GENESIS 37 – 38
Bible Study Notes Rev. Betsy Perkins
The focus of the Genesis story now moves to the next generation, to Jacob’s sons. The pattern of deception, and of deceivers being deceived in turn, continues. In this generation, Joseph will become the one who especially embodies the name of ‘Israel’ as God’s people, as ones who struggle with God and with others and as ones who are blessed to be a blessing to others.
o Why do we experience feelings of jealousy? What affect do those feelings have on us?
Joseph, The Dreamer (37:1-11)
o What do we already know about Joseph’s place in his family? What do we learn about Joseph in verse 2?
o What is the significance of the robe Jacob gives to Joseph?
o How do Jacob’s other sons react? Does Joseph recognize how his brothers are feeling?
o Have these kinds of feeling caused trouble in this family before? Have they caused trouble in families that you know?
o How does Joseph’s family respond to his dreams of his having authority over them? Why did Joseph share his dreams with his family?
o Were Joseph’s dreams from God?
Jealousy and Deception (37:12-36)
o What does the brothers’ jealousy lead them to do? What was the final provocation?
o Why does Reuben (the eldest) try to save Joseph’s life? See Genesis 9:6.
o Why does Judah (Leah’s fourth son) propose a plan to save Joseph’s life?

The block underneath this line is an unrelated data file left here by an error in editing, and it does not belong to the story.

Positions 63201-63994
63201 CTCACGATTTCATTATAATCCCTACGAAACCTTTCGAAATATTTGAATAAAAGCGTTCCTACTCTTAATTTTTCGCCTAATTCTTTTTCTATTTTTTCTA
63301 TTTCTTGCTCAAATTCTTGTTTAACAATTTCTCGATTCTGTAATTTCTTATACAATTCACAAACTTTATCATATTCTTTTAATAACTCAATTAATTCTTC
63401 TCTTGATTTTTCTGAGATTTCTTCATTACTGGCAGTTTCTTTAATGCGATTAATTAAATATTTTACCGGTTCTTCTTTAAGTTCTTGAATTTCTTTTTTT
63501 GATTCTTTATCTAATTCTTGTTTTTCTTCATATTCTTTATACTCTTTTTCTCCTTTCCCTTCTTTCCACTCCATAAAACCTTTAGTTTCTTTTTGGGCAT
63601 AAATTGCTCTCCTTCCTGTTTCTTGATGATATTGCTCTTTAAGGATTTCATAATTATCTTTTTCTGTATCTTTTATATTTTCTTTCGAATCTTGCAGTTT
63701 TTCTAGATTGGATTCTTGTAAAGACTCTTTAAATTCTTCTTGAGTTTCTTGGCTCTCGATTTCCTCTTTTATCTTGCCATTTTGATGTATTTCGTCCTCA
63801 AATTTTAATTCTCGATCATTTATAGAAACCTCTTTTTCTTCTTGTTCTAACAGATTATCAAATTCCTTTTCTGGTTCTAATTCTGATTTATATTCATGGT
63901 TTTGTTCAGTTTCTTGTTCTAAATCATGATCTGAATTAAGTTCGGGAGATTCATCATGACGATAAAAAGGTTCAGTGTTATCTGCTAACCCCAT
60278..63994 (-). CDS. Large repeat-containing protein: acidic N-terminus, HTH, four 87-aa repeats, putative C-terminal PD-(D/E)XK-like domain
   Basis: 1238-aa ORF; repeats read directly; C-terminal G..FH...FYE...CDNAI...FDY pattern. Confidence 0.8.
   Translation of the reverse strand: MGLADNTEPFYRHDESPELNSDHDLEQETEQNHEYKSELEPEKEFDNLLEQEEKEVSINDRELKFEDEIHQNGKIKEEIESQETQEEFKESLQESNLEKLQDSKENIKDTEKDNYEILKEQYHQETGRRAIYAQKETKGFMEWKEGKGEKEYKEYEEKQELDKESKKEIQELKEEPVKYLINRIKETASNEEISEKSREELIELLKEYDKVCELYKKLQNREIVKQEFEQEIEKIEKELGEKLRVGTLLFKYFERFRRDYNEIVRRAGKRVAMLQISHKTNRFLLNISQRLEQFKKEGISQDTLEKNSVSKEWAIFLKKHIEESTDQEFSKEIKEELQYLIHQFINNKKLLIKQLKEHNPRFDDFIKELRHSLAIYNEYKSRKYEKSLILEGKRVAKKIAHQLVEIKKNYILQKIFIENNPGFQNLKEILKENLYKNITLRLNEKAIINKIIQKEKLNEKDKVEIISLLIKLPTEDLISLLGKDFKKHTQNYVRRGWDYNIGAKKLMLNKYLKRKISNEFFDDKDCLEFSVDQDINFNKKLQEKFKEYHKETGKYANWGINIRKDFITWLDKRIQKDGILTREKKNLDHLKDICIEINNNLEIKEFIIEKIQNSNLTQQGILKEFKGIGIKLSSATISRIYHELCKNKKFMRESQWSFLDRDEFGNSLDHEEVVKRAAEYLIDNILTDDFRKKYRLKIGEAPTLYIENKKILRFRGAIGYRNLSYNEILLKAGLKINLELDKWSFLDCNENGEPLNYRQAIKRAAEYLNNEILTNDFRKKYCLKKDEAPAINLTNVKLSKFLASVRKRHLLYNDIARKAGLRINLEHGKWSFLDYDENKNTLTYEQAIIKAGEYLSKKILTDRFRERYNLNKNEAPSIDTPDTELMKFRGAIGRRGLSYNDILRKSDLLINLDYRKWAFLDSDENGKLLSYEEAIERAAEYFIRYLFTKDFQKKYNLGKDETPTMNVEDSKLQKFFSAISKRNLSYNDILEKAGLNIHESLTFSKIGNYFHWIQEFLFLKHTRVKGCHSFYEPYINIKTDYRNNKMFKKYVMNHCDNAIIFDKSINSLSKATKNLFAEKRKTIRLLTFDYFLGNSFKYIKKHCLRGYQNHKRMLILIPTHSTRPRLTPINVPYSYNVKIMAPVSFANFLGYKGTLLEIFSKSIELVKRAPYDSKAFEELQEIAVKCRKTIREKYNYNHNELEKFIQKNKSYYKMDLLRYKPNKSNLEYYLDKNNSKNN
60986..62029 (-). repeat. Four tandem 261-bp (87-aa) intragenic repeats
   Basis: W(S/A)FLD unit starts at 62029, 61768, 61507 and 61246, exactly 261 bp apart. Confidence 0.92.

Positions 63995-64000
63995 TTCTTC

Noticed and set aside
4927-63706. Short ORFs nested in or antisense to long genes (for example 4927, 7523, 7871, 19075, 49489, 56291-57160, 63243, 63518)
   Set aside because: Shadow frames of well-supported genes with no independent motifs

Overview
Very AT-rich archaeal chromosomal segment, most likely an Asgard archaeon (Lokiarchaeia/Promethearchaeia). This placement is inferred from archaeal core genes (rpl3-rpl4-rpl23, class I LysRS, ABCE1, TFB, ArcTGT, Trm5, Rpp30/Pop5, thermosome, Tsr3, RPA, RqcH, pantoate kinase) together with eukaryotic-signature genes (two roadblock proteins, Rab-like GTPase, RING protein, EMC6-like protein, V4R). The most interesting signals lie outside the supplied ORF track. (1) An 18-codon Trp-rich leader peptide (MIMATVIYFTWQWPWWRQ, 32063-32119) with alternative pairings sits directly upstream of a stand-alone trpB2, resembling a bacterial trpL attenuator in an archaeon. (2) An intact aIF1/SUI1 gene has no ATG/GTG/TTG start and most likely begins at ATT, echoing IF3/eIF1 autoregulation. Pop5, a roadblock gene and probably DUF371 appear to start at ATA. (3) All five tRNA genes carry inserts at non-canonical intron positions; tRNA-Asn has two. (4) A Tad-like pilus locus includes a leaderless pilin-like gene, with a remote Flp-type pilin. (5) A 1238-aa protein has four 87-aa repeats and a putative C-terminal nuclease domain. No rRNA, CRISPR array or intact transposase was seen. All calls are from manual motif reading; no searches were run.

o What deception do they create with a slaughtered kid and a piece of clothing? Have those items been used in a previous deception that involved Jacob?
o What is Jacob’s response to the deception?
o In what situations are you most likely to feel jealousy? In what ways does it affect your relationship with God? What are steps you can take to deal with jealousy?
Judah and More Deception (38:1-30)
o How does Judah’s emotional response to the death of his sons compare to Jacob’s grief over his son Joseph? What is Judah’s response to the death of his wife?
o The practice of levirate (brother-in-law) marriage eventually becomes part of the Law for the people of Israel. See Deuteronomy 25:5-6. In this way a man’s memory is kept alive, his family is provided for, and his inheritance can be passed along. Why does Tamar’s brother-in-law not want to fulfill this obligation?
o What were Judah’s reasons for sending Tamar back to her father’s house? What would you imagine Tamar was feeling?
o What did Tamar receive from Judah for consenting to have sex with him?
o Cover-ups and double standards are frequently a problem in sexual misconduct. How does Judah’s reaction to Tamar demonstrate this? How do these defenses continue to be evident today?
o When Judah recognizes his seal and staff, what else does he recognize?
o Tamar has twin boys. What other twins does this story remind us of?
o Read Matthew 1:1-3. How does God take the difficulties and waywardness of his people and use them to fulfill His rescue plan for the world?
In light of this passage and our discussion, what one truth about God and about yourself stand out as something to “take to heart” this week?
Are there steps you will take, by God’s grace, to more fully apply it to your life?
Resources: Robert Alter, Genesis, 1996
John Goldingay, Genesis for Everyone, 2010
Max Lucado, Life Lessons with Max Lucado: Book of Genesis, 1997